Wednesday, May 29, 2013

Silver and Gold - How to Simply Highlight Your Planner

I considered a different title for today's blog: Wherein the Word Undies Is Hidden in the Pictures of My Planner.  Ultimately, I am too lazy to retake the pics or block out the offensive (or titillating, depending on perspective) word.  Happy dirty word hunting.  (I am sure I will get lots of need-to-be-moderated comments from people stumbling here from Google search.  Sorry, would be undie seekers.  We are talking something far more exciting here.)

And on to the excitement at hand - silver and gold ink pens!

I found several packages of these gel ink pens on clearance at Office Depot and bought out the lot.

The green ones, of course, are backup for my main ink needs, as I generally write in green.  They are not perfect, though, because the green is a dull green and it smears since I am left-handed.  

The red and blue ones go in my pen drawer for drafting notes to the teachers or notes for the husband.  (Please please please take out the trash.  Also, do NOT eat the cake in the fridge just because it is unattended.)  (Obviously, the cake sentence would go in red ink and would be 100% INEFFECTIVE.)

The silver and gold get tucked into my planner.  There is plenty of room.  It's hard to tell (because they fit so well that they disappear, especially since they are skinny), but the gold goes on the left inner pocket and the silver next to the green pen on the right.

These pics show it better:

I use the metallic pens as others would highlights, I guess.  For example, I could see writing log items and fyis (things that do not need to be done) in pink or yellow highlighter.  Or I can imagine highlighting items to cross them out when they get done.  (That trick actually works well.)  But I find that highlighters bleed through and tend to look messy.

Instead, I write nontask/nonappointment items in gold ink.  I scratch through completed items in silver.

Note that my menu items (tonight: pasta with chicken) and my daily junk food calorie limit (500 today, though it varies from 300 to 500) in the 29th square.  Because it is in gold, I barely see it.  

That allows me to see those things that really need to get done.  I scratch through those in silver gel, so I can still go back and look at them, but know they are complete.

I do the same with the weekly entries:

Note that my junk food calories are tracked in gold right on the page where I am doing weekly tasks.  (Pro tip: do NOT eat fried chicken if you only have a 500 calorie budget for the day.  You'll be eating veggies the rest of the day.)  I would also note if my husband was working overtime in gold or if someone other than me was picking my kid up from school.  Anything that does not require action by me goes in gold ink.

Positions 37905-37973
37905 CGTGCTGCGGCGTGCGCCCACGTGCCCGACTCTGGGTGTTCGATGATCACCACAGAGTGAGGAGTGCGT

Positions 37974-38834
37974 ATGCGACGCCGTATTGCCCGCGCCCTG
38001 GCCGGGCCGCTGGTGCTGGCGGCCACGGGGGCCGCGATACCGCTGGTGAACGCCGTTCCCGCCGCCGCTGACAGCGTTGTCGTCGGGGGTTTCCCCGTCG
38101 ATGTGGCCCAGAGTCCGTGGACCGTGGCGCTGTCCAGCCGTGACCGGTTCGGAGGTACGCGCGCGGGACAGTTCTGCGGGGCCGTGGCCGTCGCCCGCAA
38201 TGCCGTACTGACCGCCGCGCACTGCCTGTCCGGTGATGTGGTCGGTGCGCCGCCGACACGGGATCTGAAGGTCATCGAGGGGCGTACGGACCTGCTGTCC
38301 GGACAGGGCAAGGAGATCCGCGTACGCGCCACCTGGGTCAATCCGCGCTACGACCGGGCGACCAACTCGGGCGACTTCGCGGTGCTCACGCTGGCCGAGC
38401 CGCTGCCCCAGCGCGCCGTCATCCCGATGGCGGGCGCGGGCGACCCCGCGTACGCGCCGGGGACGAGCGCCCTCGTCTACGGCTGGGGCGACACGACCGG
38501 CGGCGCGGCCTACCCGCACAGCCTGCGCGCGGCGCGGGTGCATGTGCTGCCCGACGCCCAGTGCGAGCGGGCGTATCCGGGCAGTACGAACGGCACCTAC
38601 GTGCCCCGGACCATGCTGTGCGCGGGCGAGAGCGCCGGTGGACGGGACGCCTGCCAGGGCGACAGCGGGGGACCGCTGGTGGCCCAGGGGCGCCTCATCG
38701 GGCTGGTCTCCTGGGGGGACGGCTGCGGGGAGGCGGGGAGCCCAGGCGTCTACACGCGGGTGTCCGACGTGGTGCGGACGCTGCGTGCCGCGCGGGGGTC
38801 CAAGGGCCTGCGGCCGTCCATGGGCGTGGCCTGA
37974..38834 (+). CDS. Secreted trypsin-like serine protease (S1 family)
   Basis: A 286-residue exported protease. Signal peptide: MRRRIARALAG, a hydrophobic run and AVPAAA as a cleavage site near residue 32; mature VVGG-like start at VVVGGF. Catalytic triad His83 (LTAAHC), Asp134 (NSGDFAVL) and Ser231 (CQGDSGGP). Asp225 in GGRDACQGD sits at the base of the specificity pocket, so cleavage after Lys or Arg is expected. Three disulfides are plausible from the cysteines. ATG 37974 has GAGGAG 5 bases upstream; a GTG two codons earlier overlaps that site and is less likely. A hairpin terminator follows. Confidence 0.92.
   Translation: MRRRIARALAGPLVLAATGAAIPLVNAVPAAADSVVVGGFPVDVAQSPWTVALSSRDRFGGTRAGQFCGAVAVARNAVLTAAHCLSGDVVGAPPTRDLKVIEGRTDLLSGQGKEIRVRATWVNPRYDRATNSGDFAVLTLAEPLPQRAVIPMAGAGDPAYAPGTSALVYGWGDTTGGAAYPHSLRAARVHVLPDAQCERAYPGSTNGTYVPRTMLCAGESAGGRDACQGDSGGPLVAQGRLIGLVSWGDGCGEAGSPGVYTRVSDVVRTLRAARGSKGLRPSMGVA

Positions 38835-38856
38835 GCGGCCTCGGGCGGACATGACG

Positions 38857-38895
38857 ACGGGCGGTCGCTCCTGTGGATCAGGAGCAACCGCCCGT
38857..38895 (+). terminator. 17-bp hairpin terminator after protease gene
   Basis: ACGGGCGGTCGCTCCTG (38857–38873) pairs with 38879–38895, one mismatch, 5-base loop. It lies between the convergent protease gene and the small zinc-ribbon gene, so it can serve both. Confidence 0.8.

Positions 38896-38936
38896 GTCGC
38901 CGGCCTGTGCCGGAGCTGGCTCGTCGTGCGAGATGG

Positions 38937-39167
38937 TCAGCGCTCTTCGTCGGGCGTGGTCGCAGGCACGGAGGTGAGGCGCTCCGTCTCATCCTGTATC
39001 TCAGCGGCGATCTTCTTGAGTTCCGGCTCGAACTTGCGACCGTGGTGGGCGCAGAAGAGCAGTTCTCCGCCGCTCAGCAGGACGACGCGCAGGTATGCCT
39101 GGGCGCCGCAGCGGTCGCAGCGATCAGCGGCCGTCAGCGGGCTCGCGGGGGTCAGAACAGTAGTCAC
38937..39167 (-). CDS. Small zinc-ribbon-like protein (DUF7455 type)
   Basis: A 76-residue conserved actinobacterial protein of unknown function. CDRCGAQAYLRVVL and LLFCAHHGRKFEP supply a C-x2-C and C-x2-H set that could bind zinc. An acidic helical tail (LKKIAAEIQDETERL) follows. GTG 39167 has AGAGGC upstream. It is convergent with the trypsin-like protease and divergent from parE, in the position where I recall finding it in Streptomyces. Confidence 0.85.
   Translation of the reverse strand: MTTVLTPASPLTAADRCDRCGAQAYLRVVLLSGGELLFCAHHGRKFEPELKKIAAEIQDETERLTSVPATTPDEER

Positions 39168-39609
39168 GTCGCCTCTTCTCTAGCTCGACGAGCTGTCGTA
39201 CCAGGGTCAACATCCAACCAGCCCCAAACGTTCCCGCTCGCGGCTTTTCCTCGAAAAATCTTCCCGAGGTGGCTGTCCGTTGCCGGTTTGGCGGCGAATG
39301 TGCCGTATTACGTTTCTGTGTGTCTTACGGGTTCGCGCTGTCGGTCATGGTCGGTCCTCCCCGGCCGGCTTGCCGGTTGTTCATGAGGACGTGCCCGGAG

I'm not a fan of color coding entries too much, as my brain processes it as too busy, but this is so subtle that the real stuff pops right out at me in green ink.

If you color-code your planner, let me know how you do it in the comments or with a link to your own blog entry!


Monday, May 27, 2013

How to Be Popular and Successful with Green Ink and Paper Planners

I went to my class reunion this weekend.  20 years after attending the Louisiana School for Math, Science, and the Arts, a residential high school in the small town of Natchitoches, Louisiana, I tucked my paper planner into my bag.  In 1992, if you had asked, I would have predicted that everyone at the reunion would have a watch that told them when to be where and what to do with their day. A phone had not yet occurred to me, but smart phones are much like the watches that I envisioned in the 90s.

When it came time to leave the hotel for the first event of Reunion weekend, everyone pulled out their smart phones.  Service was spotty and they were looking and looking for the directions to the first event.

I pulled my planner out of my purse, used the tab to flip to the Friday page, and told them where and when we needed to be.  I also had a paper copy of driving directions tucked into the planner.

When someone at the event asked me to add her to our special event website, I jotted it in my planner.

Someone else had a job connection that I need to follow up on.  Put that in my planner.

When I pulled out my planner to write down a recipe for the delicious chocolates served at the barbeque, a girl who I barely knew in high school bonded with me over the star stickers she saw on the Reunion weekend dates on my monthly page.

A guy that I always thought was cool, but had barely talked to in high school, was fascinated that I also always write in green ink.  We talked for quite awhile about the best green ink pens on the market.

I have a smart phone, but I noticed that no one got into interesting conversations about iPhones or Droids.


Tuesday, May 21, 2013